Lopez (left) was proved popular with the crowd at last month’s St. Patrick’s Day Parade in Garfield Ridge, as he walked the route with political ally and 23rd Ward Ald. Silvana Tabares. --Supplied photo

Lopez (left) was proved popular with the crowd at last month’s St. Patrick’s Day Parade in Garfield Ridge, as he walked the route with political ally and 23rd Ward Ald. Silvana Tabares. --Supplied photo

Lopez announces mayoral run

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Pro-police alderman has been popular locally 

By Tim Hadac

He does not represent Clearing or Garfield Ridge, but Raymond A. Lopez wants to.

The 15th Ward alderman and Democratic committeeman last week announced his candidacy for mayor.

With a simple tweet (“Chicago, I’m in!”), Lopez on April 6 signaled his candidacy. At a brief press conference that day, Lopez said if elected mayor, he will be “100% committed to taking ownership of the lives and safety of the people that call Chicago home, for the people that come here to work every day, and for those who choose to visit us for business or vacation.”

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Lopez (left) was proved popular with the crowd at last month’s St. Patrick’s Day Parade in Garfield Ridge, as he walked the route with political ally and 23rd Ward Ald. Silvana Tabares. –Supplied photo

A Southwest Side native, Lopez is an alumnus of St. Laurence High School. As a young man, he worked as a skycap for Southwest Airlines at Midway International Airport.

He currently lives in the Brighton Park neighborhood with his husband, Hugo.

First elected alderman in 2015, Lopez represents a ward cobbled together with pieces of the Brighton Park, Gage Park, Back of the Yards and West Englewood neighborhoods—“precincts no other alderman wanted,” one political insider has said to the Clear-Ridge Reporter & NewsHound.

Soon after taking office, Lopez earned a reputation as possibly the highest profile anti-gang alderman in City Council. He went head to head with various gang factions, especially in Back of the Yards and Brighton Park, and his efforts have seen him live under death threats and his home and ward office firebombed.

As a rookie alderman, Lopez occasionally took criticism from some who saw him as taking direction from 14th Ward Ald. Edward M. Burke; but since Burke’s 2019 indictment on corruption charges, Lopez (like just about everyone else in politics) has put distance between himself and the dean of the City Council.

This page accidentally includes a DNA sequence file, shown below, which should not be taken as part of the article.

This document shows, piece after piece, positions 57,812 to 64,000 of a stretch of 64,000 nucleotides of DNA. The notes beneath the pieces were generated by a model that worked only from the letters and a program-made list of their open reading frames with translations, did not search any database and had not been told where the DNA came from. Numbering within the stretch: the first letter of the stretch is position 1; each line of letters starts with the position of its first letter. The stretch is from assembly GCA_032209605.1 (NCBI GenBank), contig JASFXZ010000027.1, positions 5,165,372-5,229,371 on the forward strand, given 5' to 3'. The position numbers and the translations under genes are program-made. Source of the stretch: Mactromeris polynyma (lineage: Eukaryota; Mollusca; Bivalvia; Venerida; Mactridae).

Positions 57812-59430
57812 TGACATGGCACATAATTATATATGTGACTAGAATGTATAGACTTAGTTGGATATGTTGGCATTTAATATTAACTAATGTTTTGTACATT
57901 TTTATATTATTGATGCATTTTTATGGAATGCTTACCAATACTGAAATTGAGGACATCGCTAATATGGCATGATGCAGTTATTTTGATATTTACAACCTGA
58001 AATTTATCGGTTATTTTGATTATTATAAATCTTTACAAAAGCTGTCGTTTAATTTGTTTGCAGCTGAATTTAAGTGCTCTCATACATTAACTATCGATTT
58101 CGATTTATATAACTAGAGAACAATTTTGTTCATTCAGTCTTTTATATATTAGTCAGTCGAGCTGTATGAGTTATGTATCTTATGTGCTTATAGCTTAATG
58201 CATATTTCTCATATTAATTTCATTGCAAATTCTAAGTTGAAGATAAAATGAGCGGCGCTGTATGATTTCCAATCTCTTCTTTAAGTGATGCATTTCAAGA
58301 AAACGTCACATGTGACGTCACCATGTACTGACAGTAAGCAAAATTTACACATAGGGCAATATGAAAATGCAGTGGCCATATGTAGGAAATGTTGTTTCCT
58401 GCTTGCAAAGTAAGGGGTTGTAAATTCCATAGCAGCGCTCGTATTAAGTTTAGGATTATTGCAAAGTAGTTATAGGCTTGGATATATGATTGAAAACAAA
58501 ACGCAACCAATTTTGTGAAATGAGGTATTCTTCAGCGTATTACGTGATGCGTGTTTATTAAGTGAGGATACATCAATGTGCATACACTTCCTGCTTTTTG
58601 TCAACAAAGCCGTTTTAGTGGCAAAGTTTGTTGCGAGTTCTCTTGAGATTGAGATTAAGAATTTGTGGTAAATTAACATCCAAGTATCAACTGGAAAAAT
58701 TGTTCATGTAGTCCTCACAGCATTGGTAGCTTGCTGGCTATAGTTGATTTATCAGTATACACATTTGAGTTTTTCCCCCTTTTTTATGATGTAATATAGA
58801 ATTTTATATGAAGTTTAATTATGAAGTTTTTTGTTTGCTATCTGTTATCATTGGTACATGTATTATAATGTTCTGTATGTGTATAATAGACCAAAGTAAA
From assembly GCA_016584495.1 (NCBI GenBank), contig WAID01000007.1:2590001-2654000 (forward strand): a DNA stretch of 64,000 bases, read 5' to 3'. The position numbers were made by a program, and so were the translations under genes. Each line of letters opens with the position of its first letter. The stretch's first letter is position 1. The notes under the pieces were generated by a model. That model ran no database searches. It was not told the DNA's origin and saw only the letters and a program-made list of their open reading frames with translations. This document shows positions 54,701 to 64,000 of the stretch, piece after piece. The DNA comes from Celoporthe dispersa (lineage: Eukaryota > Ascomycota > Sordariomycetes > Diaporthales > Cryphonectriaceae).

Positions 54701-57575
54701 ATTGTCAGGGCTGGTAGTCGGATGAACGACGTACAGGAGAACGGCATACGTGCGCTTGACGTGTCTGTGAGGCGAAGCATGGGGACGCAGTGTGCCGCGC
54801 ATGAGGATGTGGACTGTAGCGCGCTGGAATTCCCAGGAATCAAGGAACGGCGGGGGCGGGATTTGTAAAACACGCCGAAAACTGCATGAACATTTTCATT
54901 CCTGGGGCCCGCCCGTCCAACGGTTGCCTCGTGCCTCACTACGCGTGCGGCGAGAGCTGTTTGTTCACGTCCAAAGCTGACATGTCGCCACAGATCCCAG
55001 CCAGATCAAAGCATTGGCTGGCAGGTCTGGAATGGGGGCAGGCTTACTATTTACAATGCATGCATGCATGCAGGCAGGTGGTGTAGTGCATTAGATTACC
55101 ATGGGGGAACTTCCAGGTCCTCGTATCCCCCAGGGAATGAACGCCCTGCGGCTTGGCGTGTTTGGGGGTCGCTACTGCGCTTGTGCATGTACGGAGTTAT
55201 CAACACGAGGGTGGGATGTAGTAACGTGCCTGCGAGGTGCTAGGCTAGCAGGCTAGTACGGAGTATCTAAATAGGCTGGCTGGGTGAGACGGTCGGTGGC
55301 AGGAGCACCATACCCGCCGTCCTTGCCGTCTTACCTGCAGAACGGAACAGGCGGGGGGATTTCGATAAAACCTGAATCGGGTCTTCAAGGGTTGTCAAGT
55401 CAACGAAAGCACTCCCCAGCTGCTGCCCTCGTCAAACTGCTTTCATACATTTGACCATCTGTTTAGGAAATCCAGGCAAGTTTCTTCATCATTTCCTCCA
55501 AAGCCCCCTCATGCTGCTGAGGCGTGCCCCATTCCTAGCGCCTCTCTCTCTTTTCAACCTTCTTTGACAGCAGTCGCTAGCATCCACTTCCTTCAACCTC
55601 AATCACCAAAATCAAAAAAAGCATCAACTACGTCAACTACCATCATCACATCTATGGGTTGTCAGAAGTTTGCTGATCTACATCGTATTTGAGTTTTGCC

Since Mayor Lightfoot’s election in 2019, Lopez has emerged as her staunchest and most consistent critic, especially on crime and related issues, like police staffing.

In Clearing and Garfield Ridge, he was routinely been welcomed warmly at parades, meetings and other community events—largely due to his pro-police stance. He is no stranger to men and women approaching him and urging him to run for mayor.

While Lopez is the first person to formally announce a run for mayor in 2023, he may be part of a crowded field that includes other candidates expected to poll well in Clearing and Garfield Ridge. Fraternal Order of Police Lodge 7 President John Catanzara, a Clearing resident, has already signaled his intention to run for mayor. Also, former Chicago Public Schools CEO Paul Vallas has for months been assertively posting his criticisms of Lightfoot in Clearing and Garfield Ridge Facebook groups where he had never posted before.

In the wake of his mayoral announcement, there was relatively little chatter on local social media platforms, with one woman possibly summing up the mood of Clearing and Garfield Ridge by saying, “I like Lopez and I may vote for him, but that’s in 2023—and we’re already getting hit by so many political ads for the governor’s race and the congressional race. I guess I’m just too tired to talk politics.”

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